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NYCLU Threatens To Sue Over Poor Services For State’s Poor

At the first hearing before a commission looking into defense services for poor people, the New York Civil Liberties Union threatened to file suit to end the abysmal state of legal defense services in the state. Executive Director Donna Lieberman of the NYCLU applauded Chief Judge Judith Kaye for creating the Commission on the Future of Indigent Defense Services, but warned that if the state failed to meet the promise of fairness and justice articulated in its constitutional charter, the NYCLU would take legal action.

Said Donna Lieberman: “Our concern is that without a commitment on the part of the governor and the legislature to remedy the shameful state of legal representation in matters involving indigent defendants, Chief Judge Kaye’s initiative will remain merely aspirational.”

Beginning in 2003, the NYCLU has examined and monitored public defense systems in various New York Counties. The investigation has been based on complaints and reports of various deficiencies in providing legal services throughout the state to criminal defendants who are poor. The NYCLU work includes ongoing investigations of public defense systems in Albany, Onondaga and Schenectady counties and has discovered public defense providers are under-funded, under-staffed and under-resourced.

As a result of these deficiencies, indigent defendants suffer substantial harm in their constitutional rights by being assigned attorneys who do not provide adversarial checks upon the prosecution; who fail to visit them in jail for weeks or even months at a time, including prior to court appearances; and fail to conduct proper investigations or submit crucial pretrial motions. Often these defendants waive their rights to trial and other due process protections because they don’t fully understand what it means to waive those rights.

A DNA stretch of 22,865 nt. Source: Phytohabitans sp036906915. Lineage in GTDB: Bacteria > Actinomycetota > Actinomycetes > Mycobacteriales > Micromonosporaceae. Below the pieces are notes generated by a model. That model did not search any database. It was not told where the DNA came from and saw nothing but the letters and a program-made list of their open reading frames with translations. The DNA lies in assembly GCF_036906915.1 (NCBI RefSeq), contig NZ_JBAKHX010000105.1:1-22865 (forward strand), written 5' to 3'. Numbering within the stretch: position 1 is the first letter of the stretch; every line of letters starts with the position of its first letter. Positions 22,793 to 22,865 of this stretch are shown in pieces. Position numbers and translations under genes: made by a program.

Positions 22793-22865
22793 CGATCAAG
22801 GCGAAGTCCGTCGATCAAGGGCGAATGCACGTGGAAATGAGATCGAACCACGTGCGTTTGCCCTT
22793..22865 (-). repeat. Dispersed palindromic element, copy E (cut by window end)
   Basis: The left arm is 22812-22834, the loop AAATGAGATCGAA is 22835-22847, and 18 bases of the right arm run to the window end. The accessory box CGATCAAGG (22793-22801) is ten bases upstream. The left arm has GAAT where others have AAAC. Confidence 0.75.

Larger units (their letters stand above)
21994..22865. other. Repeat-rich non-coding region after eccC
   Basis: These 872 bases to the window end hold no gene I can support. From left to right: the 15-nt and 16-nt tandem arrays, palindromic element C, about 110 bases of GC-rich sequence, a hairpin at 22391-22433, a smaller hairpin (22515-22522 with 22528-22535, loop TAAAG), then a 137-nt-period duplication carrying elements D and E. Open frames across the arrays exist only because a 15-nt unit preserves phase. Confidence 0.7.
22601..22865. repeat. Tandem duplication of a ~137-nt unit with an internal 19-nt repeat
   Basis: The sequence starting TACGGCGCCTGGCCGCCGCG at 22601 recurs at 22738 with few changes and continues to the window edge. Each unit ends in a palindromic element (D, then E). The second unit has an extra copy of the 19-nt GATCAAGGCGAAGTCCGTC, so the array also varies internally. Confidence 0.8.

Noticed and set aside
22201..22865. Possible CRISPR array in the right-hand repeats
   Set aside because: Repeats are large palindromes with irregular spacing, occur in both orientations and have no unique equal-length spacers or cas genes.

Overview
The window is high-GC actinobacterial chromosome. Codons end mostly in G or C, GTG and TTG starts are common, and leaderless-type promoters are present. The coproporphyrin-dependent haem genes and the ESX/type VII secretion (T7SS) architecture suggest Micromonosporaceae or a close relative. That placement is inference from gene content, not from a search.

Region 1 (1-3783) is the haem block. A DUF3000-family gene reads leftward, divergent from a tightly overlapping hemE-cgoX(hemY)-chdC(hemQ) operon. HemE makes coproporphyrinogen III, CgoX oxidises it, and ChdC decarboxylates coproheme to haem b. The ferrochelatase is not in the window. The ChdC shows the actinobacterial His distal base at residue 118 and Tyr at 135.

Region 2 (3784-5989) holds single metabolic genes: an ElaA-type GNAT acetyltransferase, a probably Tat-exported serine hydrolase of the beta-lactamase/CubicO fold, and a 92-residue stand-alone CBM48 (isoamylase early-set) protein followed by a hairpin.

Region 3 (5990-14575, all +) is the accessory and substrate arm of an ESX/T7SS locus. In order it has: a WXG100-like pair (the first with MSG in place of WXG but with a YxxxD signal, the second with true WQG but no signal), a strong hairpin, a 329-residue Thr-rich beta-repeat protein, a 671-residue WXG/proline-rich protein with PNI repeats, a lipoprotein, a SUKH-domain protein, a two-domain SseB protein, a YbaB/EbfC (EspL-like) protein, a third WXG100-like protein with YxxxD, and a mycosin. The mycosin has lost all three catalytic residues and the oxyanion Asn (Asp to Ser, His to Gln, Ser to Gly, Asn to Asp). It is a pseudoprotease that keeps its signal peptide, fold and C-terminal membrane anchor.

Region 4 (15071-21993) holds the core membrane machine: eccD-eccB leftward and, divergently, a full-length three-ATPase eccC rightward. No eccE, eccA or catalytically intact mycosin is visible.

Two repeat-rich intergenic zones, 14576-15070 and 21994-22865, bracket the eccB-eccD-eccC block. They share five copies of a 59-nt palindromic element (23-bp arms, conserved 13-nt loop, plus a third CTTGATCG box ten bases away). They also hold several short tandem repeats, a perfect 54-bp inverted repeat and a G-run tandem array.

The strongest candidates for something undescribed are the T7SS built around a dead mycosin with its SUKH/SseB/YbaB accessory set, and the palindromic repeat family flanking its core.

One example cited by the NYCLU testimony: A man was pressured by his public defense attorney and by the judge and prosecutor to accept a plea bargain even though he insisted on his innocence. The plea deal provided that charges pending against the man in another matter would be dropped if he accepted the plea. He was urged to accept the deal requiring one year incarceration to eliminate the risk of a seven-year sentence. After sitting in jail for six weeks, a jail deputy discovered that the charges involved in the other matter had been adjourned in contemplation of dismissal (ACD) and that the man should have been released weeks prior. Had the man known those charges had been adjourned he never would have accepted the plea deal, but would have requested a trial because he knew he was innocent. The judge refused to let him out of the plea deal even after this additional information was revealed. The man’s attorney insisted that it was a good deal.

The NYCLU is wary about what work the Commission will actually perform and how long it will take to complete its findings. The Commission began its work 9 months after its creation and does not have funding to fully carry out its mission. The NYCLU urged its members to work with it and other civil rights organizations committed to real reform of statewide indigent defense.

In addition, the NYCLU warned that if the state fails to act to ensure that New York’s legal system is true to the promise of fairness and justice as articulated by the constitutional charter, the organization is prepared to seek judicial relief to vindicate the rights of indigent defendants.

Click here to read the NYCLU’s testimony.

More testimony from the NYCLU Genesee Valley Chapter.

More testimony from the NYCLU Central NY Chapter

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